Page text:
U.S. Senator Tammy Baldwin, all three of Wisconsin’s Democratic U.S. Representatives, and every Democratic state legislator in Wisconsin have all gone on record denouncing the Schraa-Gannon bill. While most of the Democratic statements consist of strongly-worded press releases opposing the proposed legislation, Madison’s all-female state assembly delegation, consisting of State Representatives Chris Taylor, Melissa Sargent, Terese Berceau, and Lisa Subeck, called a joint press conference in which they wore curling uniforms and carried curling brooms into the assembly parlor in protest of the proposed legislation. Taylor gave perhaps the sharpest criticism of the proposed legislation, saying that the Republicans who are supporting the legislation “have no stones” and claimed that “the only reason why Representatives Schraa and Gannon are proposing this ridiculous piece of legislation is because no four people in the Assembly Republican caucus could beat us at a curling match”.
Many in the Wisconsin business community are also strongly opposed to the Schraa-Gannon bill. Lori Compas, the executive director of the Wisconsin Business Alliance, a progressive business organization in Wisconsin, authored a letter, which was signed by dozens of Wisconsin businesspeople and addressed to every Wisconsin state legislator, denouncing the legislation. Compas called the Schraa-Gannon bill “a ridiculous attempt to criminalize a sport played by many Wisconsinites” and wrote that “curling clubs are an integral part of many Wisconsin communities”.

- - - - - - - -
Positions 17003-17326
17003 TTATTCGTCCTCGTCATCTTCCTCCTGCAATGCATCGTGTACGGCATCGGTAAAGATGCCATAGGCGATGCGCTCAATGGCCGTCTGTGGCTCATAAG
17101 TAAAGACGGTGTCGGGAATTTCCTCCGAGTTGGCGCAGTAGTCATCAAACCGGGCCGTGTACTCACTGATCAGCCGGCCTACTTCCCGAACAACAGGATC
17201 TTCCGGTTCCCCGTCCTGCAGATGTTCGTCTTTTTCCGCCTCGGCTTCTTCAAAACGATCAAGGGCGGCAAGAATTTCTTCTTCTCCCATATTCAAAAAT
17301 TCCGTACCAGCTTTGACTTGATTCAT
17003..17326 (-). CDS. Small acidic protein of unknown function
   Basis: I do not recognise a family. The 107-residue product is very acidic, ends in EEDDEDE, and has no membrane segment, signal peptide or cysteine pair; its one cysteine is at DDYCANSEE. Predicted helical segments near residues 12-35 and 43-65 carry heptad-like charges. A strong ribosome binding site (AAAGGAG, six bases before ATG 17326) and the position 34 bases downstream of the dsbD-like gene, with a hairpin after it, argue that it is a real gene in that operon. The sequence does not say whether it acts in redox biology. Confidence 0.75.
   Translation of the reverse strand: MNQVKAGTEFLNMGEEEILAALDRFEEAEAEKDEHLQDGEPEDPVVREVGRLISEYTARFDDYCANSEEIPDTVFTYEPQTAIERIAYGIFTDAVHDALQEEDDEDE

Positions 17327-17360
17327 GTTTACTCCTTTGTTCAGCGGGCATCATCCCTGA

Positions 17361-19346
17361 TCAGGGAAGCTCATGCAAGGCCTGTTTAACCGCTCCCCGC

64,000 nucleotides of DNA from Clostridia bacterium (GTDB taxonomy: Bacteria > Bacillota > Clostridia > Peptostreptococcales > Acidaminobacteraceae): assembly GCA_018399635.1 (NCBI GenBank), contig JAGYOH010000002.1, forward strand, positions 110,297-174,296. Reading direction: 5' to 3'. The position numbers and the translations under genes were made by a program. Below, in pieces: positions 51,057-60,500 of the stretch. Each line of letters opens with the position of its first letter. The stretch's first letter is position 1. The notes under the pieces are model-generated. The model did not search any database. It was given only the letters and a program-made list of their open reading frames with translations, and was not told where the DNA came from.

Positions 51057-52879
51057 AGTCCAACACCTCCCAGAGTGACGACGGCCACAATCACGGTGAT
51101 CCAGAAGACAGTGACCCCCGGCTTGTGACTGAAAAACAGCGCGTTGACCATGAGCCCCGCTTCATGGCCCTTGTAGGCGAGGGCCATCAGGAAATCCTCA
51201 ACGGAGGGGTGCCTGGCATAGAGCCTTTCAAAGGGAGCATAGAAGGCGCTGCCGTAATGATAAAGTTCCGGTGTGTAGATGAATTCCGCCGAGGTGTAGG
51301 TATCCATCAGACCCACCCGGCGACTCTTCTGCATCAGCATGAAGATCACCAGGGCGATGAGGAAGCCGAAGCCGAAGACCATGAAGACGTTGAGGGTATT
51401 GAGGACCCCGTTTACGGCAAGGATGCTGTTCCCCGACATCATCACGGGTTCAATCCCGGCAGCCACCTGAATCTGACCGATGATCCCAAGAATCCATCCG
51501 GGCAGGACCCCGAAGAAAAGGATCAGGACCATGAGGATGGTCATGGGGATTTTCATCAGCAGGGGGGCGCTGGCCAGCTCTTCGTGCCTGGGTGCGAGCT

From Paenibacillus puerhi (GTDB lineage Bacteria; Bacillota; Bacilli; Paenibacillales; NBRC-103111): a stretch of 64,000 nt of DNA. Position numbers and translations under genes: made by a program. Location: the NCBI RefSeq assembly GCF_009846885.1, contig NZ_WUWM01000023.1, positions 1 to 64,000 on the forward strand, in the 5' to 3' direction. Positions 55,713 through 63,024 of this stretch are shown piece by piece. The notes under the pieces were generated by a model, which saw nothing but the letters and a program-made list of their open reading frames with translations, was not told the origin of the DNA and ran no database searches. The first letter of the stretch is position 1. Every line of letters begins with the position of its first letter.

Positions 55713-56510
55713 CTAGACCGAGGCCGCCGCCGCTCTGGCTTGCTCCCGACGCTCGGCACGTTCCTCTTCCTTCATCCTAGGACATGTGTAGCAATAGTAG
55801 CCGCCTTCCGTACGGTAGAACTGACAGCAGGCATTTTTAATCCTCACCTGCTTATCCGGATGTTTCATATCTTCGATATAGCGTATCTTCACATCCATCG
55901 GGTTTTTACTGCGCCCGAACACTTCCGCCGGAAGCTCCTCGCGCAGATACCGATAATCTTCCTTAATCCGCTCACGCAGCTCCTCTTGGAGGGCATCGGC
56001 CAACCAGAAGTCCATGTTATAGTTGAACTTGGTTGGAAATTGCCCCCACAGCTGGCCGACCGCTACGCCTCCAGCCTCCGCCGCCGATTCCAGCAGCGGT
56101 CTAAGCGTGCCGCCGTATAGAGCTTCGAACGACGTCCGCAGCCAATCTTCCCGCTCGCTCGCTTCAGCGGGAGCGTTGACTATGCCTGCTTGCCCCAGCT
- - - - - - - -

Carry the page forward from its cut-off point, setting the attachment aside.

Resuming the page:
Many in the legal community believe that the Schraa-Gannon bill likely violates the U.S. Constitution. Ed Fallone, a professor for the Marquette University Law School and former state supreme court candidate, publicly stated that he believes that the legislation would likely be struck down by federal and/or state courts if enacted. Fallone argued that the legislation appears to violate the freedom of association provision of First Amendment to the U.S. Constitution, since curling is not a threat to public safety in any way, and the law would prohibit curlers and curling fans in Wisconsin from organizing to play and show their support for curling.
Even some Republicans believe that banning curling is a ridiculous idea. Four Republican state representatives (Lee Nerison, Travis Tranel, Keith Ripp, and Samantha Kerkman) and one Republican state senator (Robert Cowles) have all publicly stated that they oppose the Schraa-Gannon bill. Former Republican State Senator Dale Schultz also opposes the legislation, saying that anyone who supports the legislation is “probably hallucinating” and that “there’s no valid reason whatsoever to ban curling”.
Progressives have organized protests to the Schraa-Gannon bill in numerous Wisconsin communities, including one in Madison, where over 1,000 people protested against the proposed legislation. Many protesters wore curling uniforms and/or brought curling brooms with them to the protests, and one person was seen driving a Zamboni, a ice resurfacing vehicle that is used on ice hockey and skating rinks, but not on curling sheets, to a protest held near the Madison Curling Club in McFarland.
Republican Wisconsin Governor Scott Walker has refused to publicly say whether or not he would sign legislation banning curling in Wisconsin, and calls by numerous media outlets to the governor’s office have gone unanswered.